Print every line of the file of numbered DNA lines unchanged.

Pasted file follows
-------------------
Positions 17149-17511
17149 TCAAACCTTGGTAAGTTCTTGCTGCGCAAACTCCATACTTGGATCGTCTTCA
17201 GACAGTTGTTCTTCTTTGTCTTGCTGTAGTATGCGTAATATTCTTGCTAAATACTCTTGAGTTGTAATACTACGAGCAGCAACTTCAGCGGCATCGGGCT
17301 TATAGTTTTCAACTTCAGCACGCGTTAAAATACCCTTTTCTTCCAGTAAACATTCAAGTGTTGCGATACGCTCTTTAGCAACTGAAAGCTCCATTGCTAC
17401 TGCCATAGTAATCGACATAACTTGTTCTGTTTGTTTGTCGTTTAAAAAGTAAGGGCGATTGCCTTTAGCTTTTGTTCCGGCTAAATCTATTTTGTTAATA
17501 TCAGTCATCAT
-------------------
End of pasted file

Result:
Positions 17149-17511
17149 TCAAACCTTGGTAAGTTCTTGCTGCGCAAACTCCATACTTGGATCGTCTTCA
17201 GACAGTTGTTCTTCTTTGTCTTGCTGTAGTATGCGTAATATTCTTGCTAAATACTCTTGAGTTGTAATACTACGAGCAGCAACTTCAGCGGCATCGGGCT
17301 TATAGTTTTCAACTTCAGCACGCGTTAAAATACCCTTTTCTTCCAGTAAACATTCAAGTGTTGCGATACGCTCTTTAGCAACTGAAAGCTCCATTGCTAC
17401 TGCCATAGTAATCGACATAACTTGTTCTGTTTGTTTGTCGTTTAAAAAGTAAGGGCGATTGCCTTTAGCTTTTGTTCCGGCTAAATCTATTTTGTTAATA
17501 TCAGTCATCAT